Clubbing & Other Social’s In Secondary School 

The biggest social event in my secondary school was always the Birthday Celebration. Once or twice every term, the school would throw a party for all students who’s birthdays were in the months that had passed or in the case of December babies like myself, the months that was to follow. Birthday celebration was huge in school, night prep got cancelled, the biggest and brightest stars in the school were also billed to perform as well as those that wanted to blow.

The very first thing you had to know as a junior student that was a celebrant was that, on that day, except you were exceptionally generous you had to hide and solowack (the scientific act of eating alone and eating in peace). Birthday celebrants always got chicken, and in school chicken wasn’t gold. It was the entire goldmine. Seniors would bully the chicken into you till you gave it to them like a coward bargaining for his life. The chicken wasn’t the biggest in the world, it wasn’t even big, but considering what boarding schools give as food, that chicken was heaven.

The chicken was the biggest thing that separated celebrants from the other students, that and the Mathset that celebrants were given as presents. As one who always turned everything in the Mathset into a ruler, never mind that the triangle things are set squares, those Mathsets meant a lot. I just wish I didn’t always get the fake ones. Oh wait, they were always fake. Still made great rulers though.

When the party starts the social prefects usually brought on the entertainment in order of how interesting they thought they would be. On a good birthday celebration, you’d get an amazing event, a whole album of new songs for all my female classmates to sing from that day till we vacated. On a bad day, we got a borefest. People would literally doze off as the singers went off key or the rap bars broke. On those days, break dancers were our only salvation.

When I was in the graduating class, my set wasn’t didn’t have the most prolific dance crew. What we had was rap. Two rival groups, one called The Factory Boys and the other, The Forrellis. I also suspected the Forrellis got their name from a GTA game and the factory boys because they were all in technical class and were initially an all boys crew.

Factory was the better crew, at least they were the more preferred crew. Added to that they gave us our very own Nicki Minaj, Dialo. Dialo would grab the mic when it was time for her to perform, get on the stage, spitting bars and using her tiny (but cute) fingers to give the Rap attitude.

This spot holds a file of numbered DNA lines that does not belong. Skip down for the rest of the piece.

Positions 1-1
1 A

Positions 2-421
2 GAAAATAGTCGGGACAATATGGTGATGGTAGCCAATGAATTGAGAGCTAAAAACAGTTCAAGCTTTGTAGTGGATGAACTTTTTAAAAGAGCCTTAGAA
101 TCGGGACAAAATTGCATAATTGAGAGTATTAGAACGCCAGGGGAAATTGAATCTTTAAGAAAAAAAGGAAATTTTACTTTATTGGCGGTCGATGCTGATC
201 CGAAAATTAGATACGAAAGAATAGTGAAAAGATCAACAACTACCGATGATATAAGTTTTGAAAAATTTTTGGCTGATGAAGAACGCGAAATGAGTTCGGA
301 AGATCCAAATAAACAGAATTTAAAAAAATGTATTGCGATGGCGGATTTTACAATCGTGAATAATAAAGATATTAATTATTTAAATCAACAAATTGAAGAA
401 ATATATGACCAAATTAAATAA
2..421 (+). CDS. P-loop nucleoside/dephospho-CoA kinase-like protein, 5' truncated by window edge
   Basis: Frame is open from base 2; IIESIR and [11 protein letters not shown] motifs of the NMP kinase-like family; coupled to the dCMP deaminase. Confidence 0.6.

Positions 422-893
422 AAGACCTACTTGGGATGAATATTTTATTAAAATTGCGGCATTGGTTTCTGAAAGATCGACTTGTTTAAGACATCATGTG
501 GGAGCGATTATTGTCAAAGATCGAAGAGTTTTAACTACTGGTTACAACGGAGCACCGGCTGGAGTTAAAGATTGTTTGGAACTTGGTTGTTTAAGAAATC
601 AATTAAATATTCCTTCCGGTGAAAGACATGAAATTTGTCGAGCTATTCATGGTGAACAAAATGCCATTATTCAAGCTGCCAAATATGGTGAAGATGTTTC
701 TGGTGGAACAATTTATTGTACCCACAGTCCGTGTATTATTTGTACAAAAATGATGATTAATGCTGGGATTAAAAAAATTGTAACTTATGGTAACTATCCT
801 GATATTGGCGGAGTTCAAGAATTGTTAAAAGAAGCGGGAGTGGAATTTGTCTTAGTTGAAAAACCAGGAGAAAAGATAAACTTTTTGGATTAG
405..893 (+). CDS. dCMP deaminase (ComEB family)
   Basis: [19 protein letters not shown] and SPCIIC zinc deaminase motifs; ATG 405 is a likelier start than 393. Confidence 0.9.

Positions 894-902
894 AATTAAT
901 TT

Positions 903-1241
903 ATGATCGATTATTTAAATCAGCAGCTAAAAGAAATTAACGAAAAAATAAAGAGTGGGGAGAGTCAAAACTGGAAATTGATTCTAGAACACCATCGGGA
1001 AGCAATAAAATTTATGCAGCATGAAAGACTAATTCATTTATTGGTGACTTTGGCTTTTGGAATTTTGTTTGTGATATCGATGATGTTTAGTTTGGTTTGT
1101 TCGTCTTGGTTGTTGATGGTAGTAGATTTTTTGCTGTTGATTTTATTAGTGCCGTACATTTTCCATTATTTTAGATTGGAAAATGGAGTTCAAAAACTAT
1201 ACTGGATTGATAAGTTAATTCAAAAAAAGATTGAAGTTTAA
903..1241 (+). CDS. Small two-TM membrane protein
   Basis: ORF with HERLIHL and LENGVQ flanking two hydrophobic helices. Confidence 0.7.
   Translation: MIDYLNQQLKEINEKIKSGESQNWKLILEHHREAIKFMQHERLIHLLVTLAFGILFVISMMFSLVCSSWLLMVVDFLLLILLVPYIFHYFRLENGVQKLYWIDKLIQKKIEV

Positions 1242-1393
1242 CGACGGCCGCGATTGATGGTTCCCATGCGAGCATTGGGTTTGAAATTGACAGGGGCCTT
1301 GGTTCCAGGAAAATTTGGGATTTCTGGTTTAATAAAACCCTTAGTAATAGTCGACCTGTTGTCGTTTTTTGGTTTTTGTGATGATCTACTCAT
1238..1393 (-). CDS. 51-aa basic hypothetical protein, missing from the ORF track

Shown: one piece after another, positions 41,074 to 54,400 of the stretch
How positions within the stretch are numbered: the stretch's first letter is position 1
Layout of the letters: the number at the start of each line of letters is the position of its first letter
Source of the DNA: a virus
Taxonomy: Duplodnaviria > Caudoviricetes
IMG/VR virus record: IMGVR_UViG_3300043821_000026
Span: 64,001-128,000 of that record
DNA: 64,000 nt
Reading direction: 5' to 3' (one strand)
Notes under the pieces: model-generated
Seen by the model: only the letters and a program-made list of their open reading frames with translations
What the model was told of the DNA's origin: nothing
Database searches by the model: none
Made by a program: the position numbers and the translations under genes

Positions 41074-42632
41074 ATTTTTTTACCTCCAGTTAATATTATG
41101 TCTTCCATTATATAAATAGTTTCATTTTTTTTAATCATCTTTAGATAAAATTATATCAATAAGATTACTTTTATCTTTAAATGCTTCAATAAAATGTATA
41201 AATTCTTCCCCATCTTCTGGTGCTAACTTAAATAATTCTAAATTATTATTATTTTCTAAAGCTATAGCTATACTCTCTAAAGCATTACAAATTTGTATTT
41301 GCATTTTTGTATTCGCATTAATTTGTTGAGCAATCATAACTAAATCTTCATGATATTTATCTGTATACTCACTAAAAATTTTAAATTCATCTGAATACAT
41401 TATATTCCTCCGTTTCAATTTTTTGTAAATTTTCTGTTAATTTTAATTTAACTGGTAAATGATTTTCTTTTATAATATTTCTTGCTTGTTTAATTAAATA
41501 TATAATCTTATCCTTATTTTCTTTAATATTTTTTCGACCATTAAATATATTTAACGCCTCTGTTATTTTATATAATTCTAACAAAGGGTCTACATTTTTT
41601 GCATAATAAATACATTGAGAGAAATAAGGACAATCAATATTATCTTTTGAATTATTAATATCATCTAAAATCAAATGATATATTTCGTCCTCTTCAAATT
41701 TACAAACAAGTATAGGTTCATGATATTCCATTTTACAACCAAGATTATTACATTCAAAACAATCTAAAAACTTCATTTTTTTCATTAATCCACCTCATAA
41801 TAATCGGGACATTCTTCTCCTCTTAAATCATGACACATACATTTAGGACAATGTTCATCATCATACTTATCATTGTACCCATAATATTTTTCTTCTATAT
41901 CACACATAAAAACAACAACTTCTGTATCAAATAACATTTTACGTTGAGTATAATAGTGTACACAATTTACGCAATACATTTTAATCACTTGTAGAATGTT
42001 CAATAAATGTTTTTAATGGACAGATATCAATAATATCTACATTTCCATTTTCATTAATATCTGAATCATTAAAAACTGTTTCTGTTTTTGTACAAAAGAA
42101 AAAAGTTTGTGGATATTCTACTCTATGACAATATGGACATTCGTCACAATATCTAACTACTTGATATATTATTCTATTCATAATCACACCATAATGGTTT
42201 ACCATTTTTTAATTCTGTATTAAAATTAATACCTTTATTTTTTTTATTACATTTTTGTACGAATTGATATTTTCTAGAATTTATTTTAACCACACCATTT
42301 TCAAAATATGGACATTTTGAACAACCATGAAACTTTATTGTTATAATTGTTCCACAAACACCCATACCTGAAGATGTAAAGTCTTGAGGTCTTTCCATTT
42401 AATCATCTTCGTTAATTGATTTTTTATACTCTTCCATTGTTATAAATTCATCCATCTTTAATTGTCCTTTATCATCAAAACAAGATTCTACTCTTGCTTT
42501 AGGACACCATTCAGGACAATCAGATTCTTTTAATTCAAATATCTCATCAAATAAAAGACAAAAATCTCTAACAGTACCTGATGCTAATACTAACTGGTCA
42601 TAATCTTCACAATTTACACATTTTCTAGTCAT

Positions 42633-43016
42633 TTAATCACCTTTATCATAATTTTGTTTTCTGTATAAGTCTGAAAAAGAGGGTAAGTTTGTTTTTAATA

Organising performances for the rappers took a lot of work. Often time, The Factory boys had to make plenty beats during the holidays, burn them on CD’s and smuggle them into school. This wasn’t an easy task but they were really committed to entertaining us. They would start rehearsing for birthday celebrations that hadn’t even gotten fixed dates yet.

While Factory and Forrellis battled it out on the stage, we would be on our seats, pouring libation on our souls with a drink called Good Time. Good Time was basically black currant flavour mixed with water and an impotency causing amount of sugar, put in a bottle and a poorly designed Good Time label slapped across.

If you think the drink was bad wait till you see how people misers drank it. The Celebration could end at 7pm and that 30CL bottle of Good Time would not finish till Sunday morning after church. Even worse, some people would embezzle the public Good Time and have about six bottles. But we weren’t bothered. The black currant gave us energy, it made us grove, we were as energetic as the Spartans after King Leonidas screamed “TONIGHT WE DINE IN HELL!” On good days, however we got Tampico. Never Coca-Cola or Fanta and I was always curious as to why.

As we got drunk and potentially impotent on Good time, there would always be a corresponding solid entry. Biscuit. I suspect this has played a major role in my sister’s dumbfounding love for biscuits of all kind. I’m not complaining, I’ve used it to bribe her so many times. The biscuits were a constantly changing trend. From Parle G to Beloxi to Coaster, we chewed the crunchy goodness out of them all.

Of course cake was supposed to be the main attraction. The problem…the size. Ushers would pass huge trays containing tons of cake, cut from as big as a quarter of a fist to as small as Maggi cube. The size of cake you got usually depended on what was left when the tray got to you. But who cared…we were eating cake. We gulped that thing like nobody’s business and were reenergised for the next few days.

The night usually ended with break dancing and a prayer. I remember once, a crew danced to a snippet of Lecrae’s Fanatic. I will never forget a very furious principal coming up to the stage to announce that break dancing had been banned. All she heard was the sings opening

“I’m a F-A-N-A-T-I-C”…but that was all she needed to hear. It took a while for dancing to be re-allowed and even longer time for a group of people wearing white to stop dancing to Diana Ross’s “He lives in you” and a song called Opomulero (I can’t remember the name of the group except it was Jesus something).

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